(November 20, 2021) They say a lot can happen over coffee. For doctor duo Dr Rahul Singh and Dr Shalini Nalwad, those conversations over a hot cuppa on numerous nippy Liverpool days led to India’s first aeromedical emergency unit and air ambulance service by International Critical Care Air Transfer Team (ICATT). Hyderabad born Dr Rahul Singh Sardar and Karnataka born Dr Shalini Nalwad launched the International Critical Care Air Transfer Team — a highly trained air ambulance service in India in 2017. Four years hence, these two flying doctors have trained India’s first aeromedical commandos, entered conflict zones, war-torn areas and answered pleas of critically ill patients, saving precious lives.
An air ambulance is still considered just a means of transport in India. However, the docs stress that keeping critically ill patients stable with in-transit care is key to saving lives. This is where the ICATT team finds fulfilment. From undertaking the longest aeromedical operations from Johannesburg to Chennai to transfer a terminal Cancer patient during a global aviation lockdown in 2020 to airlifting an Indian engineer from Bagram air base in Afghanistan during lockdown, and executing hassle-free air transfers of 400 critical Covid patients within and outside the country — the highly trained team has been busy.
Behind the team of emergency responders are two determined and dedicated doctors who turned entrepreneurs, resolutely self-learnt business, and successfully launched a company that is now one of the leading air ambulance providers in Asia. The team has won an excellence award for “innovation in emergency medicine” at the Emergency Medical Conference in the UK.
The doctors who studied in the UK and Ireland brought back a wealth of training and experience to harness it for an India that even pre pandemic needed aeromedical expertise.
A fortuitous meeting
Dr Rahul’s parents Narpath Singh and mother Sartaj Kaur are from Sikh families settled in South India. The Hyderabad Public School student (which also groomed Satya Nadella and chief ministers) dabbled in computers in his gap year, even entered a personality contest, modelled and choreographed too. Soon the shy and introvert boy who trusted few, transformed. Inspired by relatives in the medical profession, he joined BLDE Medical College in Bijapur (1994), interned at Gandhi General Hospital in Hyderabad, and enrolled for a highly competitive training programme in Anaesthesia and Critical Care in Southeast Thames Deanery, London. As part of the “Shock team” in Glasgow, air transport of patients across Scotland and beyond prepared him for the gargantuan task ahead. He also did higher specialist training in North West Deanery with Manchester as base.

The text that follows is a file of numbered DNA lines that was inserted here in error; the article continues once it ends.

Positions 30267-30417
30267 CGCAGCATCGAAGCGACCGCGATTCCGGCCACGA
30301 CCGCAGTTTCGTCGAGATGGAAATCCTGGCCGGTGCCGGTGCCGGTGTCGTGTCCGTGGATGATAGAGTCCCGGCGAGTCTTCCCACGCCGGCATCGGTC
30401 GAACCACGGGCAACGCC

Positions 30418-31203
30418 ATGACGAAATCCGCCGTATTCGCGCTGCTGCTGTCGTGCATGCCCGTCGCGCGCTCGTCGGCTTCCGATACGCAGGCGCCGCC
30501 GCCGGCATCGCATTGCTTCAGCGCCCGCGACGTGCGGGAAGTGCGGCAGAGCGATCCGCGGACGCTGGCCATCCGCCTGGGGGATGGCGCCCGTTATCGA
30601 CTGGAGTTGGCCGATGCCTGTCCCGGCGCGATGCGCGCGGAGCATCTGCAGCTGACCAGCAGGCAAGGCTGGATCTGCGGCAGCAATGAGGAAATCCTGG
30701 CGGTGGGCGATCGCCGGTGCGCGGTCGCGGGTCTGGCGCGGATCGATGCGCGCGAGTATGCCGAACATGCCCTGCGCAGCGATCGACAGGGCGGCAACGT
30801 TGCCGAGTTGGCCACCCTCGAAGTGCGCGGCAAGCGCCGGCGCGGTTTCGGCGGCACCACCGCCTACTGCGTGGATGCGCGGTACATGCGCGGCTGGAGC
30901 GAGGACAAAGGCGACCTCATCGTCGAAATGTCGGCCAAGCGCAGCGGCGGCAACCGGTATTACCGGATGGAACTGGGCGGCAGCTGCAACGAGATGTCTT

Happenstance connected him with Dr Shalini in 2013, “During the Royal College final fellowship exams, I did a preparatory course in Liverpool where I met Dr Shalini who was from a different Deanery doing the same course,” says Dr Rahul whose wife Dr Daljeet Kaur incidentally is a psychiatrist.
Dr Shalini studied at St Joseph’s Convent in Mandya. Selected for the Goldman Sachs’ fellowship programme for women entrepreneurs at Indian Institute of Management, Bengaluru, she finished her fellowship from The College of Anaesthesiologists of Ireland and Membership (postgraduate training) from the Royal College of Anaesthetists, UK. She worked at Europe’s leading air ambulance company AirMed International, and has transferred Level 2-3 patients, trained over 300 doctors, nurses and paramedics in emergency medical and pre-hospital courses. In the past, she has rescued patients across five countries, two continents – airlifting from Libya amidst conflict, war zones like Tripoli, Egypt and Mauritania, and a patient with brittle interstitial lung disease from Karachi for a lung transplant. She is married to Harshavardhana Nalwad, an Orthopaedic surgeon.
A step in time saves nine
“From concept to setting up a bootstrapped grossly under-funded company where the promoters multi-tasked and did everything, to becoming the largest air ambulance service in Asia within four years is an achievement that has made us more confident, mature and less insecure,” smiles Dr Rahul as Dr Shalini nods in agreement, in an exclusive with Global Indian.
“The company is owned by us without loans or credit,” Dr Shalini adds. While their corporate office is in Bengaluru, operational offices are spread across Hyderabad, Bengaluru, Chennai and Kolkata.
The biggest challenge starting up in 2017 in an era that witnessed major aviation failures (Sahara and Kingfisher), was the complex business model. It saw the duo with no formal training in business pivot. “We had no other option but to boot strap and grow. This was a blessing in disguise as it forced us to work as a lean organisation, and everyone multi-tasked. It made us step out of our medical boots and get involved in the overall running of a corporate,” says Dr Shalini.